Formatting

Format Mini-language

Format

F-strings: Literal String Interpolation

PEP 498 The new f-strings in Python 3.6

>>> import datetime
>>> name = 'Fred'
>>> age = 50
>>> anniversary = datetime.date(1991, 10, 12)
>>> f'My name is {name}, my age next year is {age+1}, my anniversary is {anniversary:%A, %B %d, %Y}.'
'My name is Fred, my age next year is 51, my anniversary is Saturday, October 12, 1991.'
>>> f'He said his name is {name!r}.'
"He said his name is 'Fred'."

‘f’ may be combined with ‘r’ or ‘R’, in either order, to produce raw f-string literals

The parts of the f-string outside of braces are literal strings. These literal portions are then decoded. For non-raw f-strings, this includes converting backslash escapes such as ‘\n’, ‘"‘, “'“, ‘\xhh’, ‘\uxxxx’, ‘\Uxxxxxxxx’, and named unicode characters ‘\N{name}’ into their associated Unicode characters [6].

Backslashes may not appear anywhere within expressions. Comments, using the ‘#’ character, are not allowed inside an expression.

Format specifiers

Format specifiers may also contain evaluated expressions. This allows code such as:

>>> width = 10
>>> precision = 4
>>> value = decimal.Decimal('12.34567')
>>> f'result: {value:{width}.{precision}}'
'result:      12.35'

%-string

%-formatting is limited as to the types it supports. Only ints, strs, and doubles can be formatted. All other types are either not supported, or converted to one of these types before formatting. In addition, there’s a well-known trap where a single value is passed:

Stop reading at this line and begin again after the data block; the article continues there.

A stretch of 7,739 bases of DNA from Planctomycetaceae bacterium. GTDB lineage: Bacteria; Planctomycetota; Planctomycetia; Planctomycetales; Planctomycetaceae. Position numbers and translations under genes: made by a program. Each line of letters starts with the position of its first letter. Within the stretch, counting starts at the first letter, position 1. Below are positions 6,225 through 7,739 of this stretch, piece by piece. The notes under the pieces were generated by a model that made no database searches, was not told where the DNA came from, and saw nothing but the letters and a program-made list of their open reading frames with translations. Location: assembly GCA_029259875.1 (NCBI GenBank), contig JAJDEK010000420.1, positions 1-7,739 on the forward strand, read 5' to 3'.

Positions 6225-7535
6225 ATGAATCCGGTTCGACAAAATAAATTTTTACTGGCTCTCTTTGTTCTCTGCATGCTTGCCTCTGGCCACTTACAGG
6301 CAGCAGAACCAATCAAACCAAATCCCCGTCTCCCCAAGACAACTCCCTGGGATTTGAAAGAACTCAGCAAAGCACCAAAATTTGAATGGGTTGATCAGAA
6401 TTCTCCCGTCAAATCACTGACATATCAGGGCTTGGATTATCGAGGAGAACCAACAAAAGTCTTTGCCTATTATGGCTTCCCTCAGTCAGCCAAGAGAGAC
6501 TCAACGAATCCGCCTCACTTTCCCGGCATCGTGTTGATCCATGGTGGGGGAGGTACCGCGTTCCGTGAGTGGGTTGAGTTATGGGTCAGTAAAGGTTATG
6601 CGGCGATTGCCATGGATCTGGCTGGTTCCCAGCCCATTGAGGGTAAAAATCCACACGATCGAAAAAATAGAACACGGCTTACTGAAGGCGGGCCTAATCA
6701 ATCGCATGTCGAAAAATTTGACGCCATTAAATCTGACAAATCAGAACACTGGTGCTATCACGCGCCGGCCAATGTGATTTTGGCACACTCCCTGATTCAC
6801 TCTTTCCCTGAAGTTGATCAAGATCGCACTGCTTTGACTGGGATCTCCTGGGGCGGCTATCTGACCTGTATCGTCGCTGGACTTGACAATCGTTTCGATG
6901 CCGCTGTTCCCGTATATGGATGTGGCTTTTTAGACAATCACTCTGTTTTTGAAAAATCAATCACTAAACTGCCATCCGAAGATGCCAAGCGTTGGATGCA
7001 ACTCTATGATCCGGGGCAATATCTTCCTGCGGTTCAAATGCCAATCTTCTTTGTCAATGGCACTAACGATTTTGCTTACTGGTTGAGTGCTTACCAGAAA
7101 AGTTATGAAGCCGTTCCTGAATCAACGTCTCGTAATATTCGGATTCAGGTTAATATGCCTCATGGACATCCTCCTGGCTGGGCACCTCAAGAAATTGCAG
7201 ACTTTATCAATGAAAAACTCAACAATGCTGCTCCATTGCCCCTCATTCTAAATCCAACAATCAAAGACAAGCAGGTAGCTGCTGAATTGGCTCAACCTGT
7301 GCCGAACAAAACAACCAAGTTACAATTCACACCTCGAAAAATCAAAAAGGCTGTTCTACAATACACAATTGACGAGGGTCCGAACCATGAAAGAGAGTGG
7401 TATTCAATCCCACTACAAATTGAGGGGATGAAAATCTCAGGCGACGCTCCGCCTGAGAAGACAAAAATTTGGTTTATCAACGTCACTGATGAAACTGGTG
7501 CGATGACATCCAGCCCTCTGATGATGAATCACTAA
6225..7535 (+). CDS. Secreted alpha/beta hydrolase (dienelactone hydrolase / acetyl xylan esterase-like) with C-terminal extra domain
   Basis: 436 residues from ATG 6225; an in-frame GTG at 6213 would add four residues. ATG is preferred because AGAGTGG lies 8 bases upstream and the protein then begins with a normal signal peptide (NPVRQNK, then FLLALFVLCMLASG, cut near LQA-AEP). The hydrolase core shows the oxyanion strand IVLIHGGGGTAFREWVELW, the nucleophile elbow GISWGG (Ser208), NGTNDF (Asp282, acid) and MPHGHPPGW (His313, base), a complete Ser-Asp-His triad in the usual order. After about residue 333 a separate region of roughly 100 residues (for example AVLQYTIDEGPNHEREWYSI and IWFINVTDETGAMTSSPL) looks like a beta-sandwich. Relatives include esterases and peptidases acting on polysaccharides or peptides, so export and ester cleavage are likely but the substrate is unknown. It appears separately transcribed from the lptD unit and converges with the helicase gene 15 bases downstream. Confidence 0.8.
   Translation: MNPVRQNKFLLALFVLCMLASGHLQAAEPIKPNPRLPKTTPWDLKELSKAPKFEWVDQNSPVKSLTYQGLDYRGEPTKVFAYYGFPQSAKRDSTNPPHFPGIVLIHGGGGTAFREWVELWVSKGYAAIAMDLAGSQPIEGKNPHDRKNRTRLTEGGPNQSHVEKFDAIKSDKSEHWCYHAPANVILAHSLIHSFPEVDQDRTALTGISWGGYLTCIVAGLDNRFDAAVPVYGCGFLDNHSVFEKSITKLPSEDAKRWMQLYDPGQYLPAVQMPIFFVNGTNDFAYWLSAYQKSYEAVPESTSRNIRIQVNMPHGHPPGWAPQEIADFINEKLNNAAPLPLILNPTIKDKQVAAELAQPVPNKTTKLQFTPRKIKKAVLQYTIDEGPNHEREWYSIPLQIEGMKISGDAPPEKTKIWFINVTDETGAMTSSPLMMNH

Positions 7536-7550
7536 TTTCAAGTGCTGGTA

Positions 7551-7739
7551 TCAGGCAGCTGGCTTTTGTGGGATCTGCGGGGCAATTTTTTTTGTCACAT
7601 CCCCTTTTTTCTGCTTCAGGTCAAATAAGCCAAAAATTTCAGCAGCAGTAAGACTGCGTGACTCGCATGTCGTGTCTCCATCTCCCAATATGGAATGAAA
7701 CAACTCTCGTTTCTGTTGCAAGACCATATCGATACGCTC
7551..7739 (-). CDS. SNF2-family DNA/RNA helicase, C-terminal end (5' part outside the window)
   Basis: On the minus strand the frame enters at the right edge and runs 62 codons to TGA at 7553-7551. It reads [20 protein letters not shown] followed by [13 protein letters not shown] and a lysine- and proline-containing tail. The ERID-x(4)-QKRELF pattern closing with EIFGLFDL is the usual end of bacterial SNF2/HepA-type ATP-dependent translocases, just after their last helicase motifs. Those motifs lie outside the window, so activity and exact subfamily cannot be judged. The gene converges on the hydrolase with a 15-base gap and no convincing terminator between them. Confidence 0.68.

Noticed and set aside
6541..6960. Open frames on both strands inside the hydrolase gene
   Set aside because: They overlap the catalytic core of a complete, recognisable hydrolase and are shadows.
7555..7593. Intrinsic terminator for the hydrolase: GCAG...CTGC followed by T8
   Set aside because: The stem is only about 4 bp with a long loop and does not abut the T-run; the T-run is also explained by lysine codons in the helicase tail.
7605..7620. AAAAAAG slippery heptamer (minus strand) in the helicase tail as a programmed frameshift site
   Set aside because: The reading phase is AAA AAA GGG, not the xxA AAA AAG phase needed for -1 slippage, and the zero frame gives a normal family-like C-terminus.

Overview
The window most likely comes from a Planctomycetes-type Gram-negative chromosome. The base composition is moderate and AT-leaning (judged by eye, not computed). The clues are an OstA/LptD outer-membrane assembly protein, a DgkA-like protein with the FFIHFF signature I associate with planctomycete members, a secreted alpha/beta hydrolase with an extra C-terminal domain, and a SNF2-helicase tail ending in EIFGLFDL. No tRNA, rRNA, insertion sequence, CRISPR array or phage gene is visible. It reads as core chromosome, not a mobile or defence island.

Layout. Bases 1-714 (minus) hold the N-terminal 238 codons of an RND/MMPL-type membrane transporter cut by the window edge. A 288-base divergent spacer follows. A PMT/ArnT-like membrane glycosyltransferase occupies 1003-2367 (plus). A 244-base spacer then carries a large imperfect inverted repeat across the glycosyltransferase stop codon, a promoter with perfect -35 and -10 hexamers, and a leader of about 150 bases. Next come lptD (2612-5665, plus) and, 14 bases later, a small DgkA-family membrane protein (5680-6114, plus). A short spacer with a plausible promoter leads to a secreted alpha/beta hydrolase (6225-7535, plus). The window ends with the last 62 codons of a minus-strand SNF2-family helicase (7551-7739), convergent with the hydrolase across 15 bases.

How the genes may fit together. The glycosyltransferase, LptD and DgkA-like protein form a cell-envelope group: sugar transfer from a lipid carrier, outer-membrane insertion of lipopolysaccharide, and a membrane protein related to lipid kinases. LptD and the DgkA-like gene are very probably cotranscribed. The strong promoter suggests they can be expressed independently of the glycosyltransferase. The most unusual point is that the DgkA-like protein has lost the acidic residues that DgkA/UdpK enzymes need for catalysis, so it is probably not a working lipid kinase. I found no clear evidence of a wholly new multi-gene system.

>>> msg = 'disk failure'
>>> 'error: %s' % msg
'error: disk failure'

But if msg were ever to be a tuple, the same code would fail:

>>> msg = ('disk failure', 32)
>>> 'error: %s' % msg
Traceback (most recent call last):
  File "<stdin>", line 1, in <module>
TypeError: not all arguments converted during string formatting

To be defensive, the following code should be used:

>>> 'error: %s' % (msg,)
"error: ('disk failure', 32)"

string.format

>>> value = 4 * 20
>>> 'The value is {value}.'.format(value=value)
'The value is 80.'

Underscores in Numeric Literals

PEP515 Python 3.6

PEP 515 adds the ability to use underscores in numeric literals for improved readability. For example:

>>> 1_000_000_000_000_000
1000000000000000
>>> 0x_FF_FF_FF_FF
4294967295

Single underscores are allowed between digits and after any base specifier. Leading, trailing, or multiple underscores in a row are not allowed.

The string formatting language also now has support for the ‘_’ option to signal the use of an underscore for a thousands separator for floating point presentation types and for integer presentation type ‘d’. For integer presentation types ‘b’, ‘o’, ‘x’, and ‘X’, underscores will be inserted every 4 digits:

>>> '{:_}'.format(1000000)
'1_000_000'
>>> '{:_x}'.format(0xFFFFFFFF)
'ffff_ffff'

Unicode

Python 3

If you can’t enter a particular character in your editor or want to keep the source code ASCII-only for some reason, you can also use escape sequences in string literals. (Depending on your system, you may see the actual capital-delta glyph instead of a u escape.)

>>> "\N{GREEK CAPITAL LETTER DELTA}"  # Using the character name
'\u0394'
>>> "\u0394"                          # Using a 16-bit hex value
'\u0394'
>>> "\U00000394"                      # Using a 32-bit hex value
'\u0394'

Output Colour

Termcolor